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Why Packaging Matters 

Marketing gurus generally look at packaging as one of the most significant aspects of brand strategy. The general reasons cited include the importance of visual aesthetics, product protection, and brand communication. The first refers to the ‘wow’ factor – the first impression made when a customer sees the product in-store or online. The second, on the other hand, serves the important task of preserving the product and the third reason, sees packaging as an extension of the brand. 

While achieving the first and the second are more straightforward, it is not always the obvious choice for many sellers – a hard lesson to learn in sales.  As an example, farmers of Kiwis from the north eastern state of Arunachal Pradesh often lose out to India’s massive imports of Kiwi from New Zealand, Chile and other countries amounting to a whopping imported value of $53.51 mn in 2020 alone. One of the key issues here is packaging. Kiwi farmers in Arunachal Pradesh often try to reduce costs in the short term by avoiding trays or using second-hand boxes. But eventually, these practices have left high losses in the form of wastages as the Kiwis are not protected enough during transportation. Further, when presented without sorting and proper packaging, they finally skip large buyers and aggregators only to land in the local markets after prices are slashed.

This goes to show that packaging design from visual appearance and feel to function and sustainability to story and costs matter in the effort of bringing a brand to life. For the marketing expert at a corporate giant, this information has neither novelty nor originality. Yet, brand communication remains the most complex for many, especially at the grassroots level. In a way, one could say that the knowledge and ability to communicate brand identity is often still limited to multinational corporations, elite start-up ecosystems and the like. Local artisans and indigenous producers often fail to compete in establishing effective brand identities in the face of larger competition.

The Kannauj Attar Model 

Under the ‘One District, One Product’ (ODOP) Initiative, field visits around the country allowed the Invest India’s ODOP team to gain insight into the challenges in the value and supply chain of various indigenous products. One of our findings has been the lack of proper packaging and branding for many. Thus, with the mandate of balanced regional development and a mission to harness the export potential of local products, an imbalance in the branding stories of prompted us to action.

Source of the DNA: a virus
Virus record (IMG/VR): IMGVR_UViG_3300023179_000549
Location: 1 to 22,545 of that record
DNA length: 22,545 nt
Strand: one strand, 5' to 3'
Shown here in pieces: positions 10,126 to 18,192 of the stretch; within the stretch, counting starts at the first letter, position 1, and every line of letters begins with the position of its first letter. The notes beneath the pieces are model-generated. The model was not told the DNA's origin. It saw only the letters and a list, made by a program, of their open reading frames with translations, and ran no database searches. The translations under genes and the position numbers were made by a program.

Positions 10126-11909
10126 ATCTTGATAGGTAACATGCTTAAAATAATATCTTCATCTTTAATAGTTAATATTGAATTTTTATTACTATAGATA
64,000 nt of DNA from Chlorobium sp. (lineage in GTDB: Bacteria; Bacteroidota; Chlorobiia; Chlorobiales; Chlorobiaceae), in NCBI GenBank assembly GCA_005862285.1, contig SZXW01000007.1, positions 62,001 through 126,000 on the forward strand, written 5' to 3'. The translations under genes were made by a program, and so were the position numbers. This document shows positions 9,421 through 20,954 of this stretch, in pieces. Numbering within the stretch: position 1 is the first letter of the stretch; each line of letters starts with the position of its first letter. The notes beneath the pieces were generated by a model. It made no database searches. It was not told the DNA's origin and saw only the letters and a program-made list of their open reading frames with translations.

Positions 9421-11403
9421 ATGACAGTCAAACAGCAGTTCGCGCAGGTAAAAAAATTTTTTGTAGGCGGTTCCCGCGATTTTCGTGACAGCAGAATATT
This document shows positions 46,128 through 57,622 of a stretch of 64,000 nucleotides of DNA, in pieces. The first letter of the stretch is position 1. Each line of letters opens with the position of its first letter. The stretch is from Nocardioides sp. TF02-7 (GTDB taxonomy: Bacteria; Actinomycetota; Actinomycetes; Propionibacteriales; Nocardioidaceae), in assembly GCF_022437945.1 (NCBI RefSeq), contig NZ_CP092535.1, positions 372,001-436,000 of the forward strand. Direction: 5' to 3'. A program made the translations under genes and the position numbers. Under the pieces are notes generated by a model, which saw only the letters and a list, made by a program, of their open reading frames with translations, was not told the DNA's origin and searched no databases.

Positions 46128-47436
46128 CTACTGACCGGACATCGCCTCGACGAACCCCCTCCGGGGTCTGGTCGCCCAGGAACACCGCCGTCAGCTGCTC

Attar, traditional oil-based perfumes from Uttar Pradesh’s Kannauj district became the first product we worked on to improve brand identity. Representative of ancient perfumery, Kannuaj attar is a natural eco-friendly alternative to modern perfumes. In fact, the art of making the attar has been perfected over four hundred years and it brings with it, an old-world charm and pleasant fragrances of rose, sandalwood, musk, saffron, and more. Yet, in modern times, not enough people have been drawn to the product.  

Thus, we envisioned a pilot project in order to improve its attractiveness to the consumer. A simple market survey was undertaken and our observations brought to light issues related to the way Kannauj attar was being packaged and presented. Antiquated wooden boxes with large mirrors, almost resembling jewelry boxes, had been used as packaging. This would further increase the overall cost of the product. Beyond this, the perfume bottles were of low quality, and no product story or instructions for use came with the box. 


We partnered with a perfume shop in 26th Edition of Hunar Haat, New Delhi in our efforts at brand communication. Bottles were swapped for improved quality and aesthetic value. Boxes were changed to smaller carved wooden ones, removing unnecessary costs such as mirrors and decorations. Along with these, story cards were printed, highlighting the uniqueness of the Kannauj attar and the techniques on how to use it. Finally, shop attendants were trained to improve their sales pitch – focusing on the benefits of attar on health and environment.

Cost of original packaging

Cost after intervention 

INR 700-900 

(Sourced from a single vendor) 

INR 500-550 

(Cost reduction as elements of packaging were sourced separately and assembled later eliminating unnecessary costs enhancing use and aesthetic value of packaging) 


A month later, we found that we were able to increase weekly sales by 96% in the pilot. The factors included both the improved packaging as well as the introduction of a key brand identity for the product. It goes to prove once again that small actions can lead to big results.  

The way forward 

The Kannuaj attar model provides a starting point that helps us lay down a way forward for the overall improvement and promotion of products across the ODOP initiative and beyond. The Kannauj attar story remains an unfinished one. It is a proof of concept for why packaging matters and helps us lay the blueprint as we work towards scaling interventions for all products under the ODOP initiative.

As the ODOP team looks towards making further interventions in product and sales improvement for indigenous products from the districts and up, the action points may be summarised as the following:

  • Collaborative initiatives with key institutes like the Indian Institute of Packaging. 
  • Workshops for packaging and product improvement. 
  • Upskilling and capacity building workshops. 
  • Onboarding of the products onto e-commerce platforms to improve visibility and market access. 

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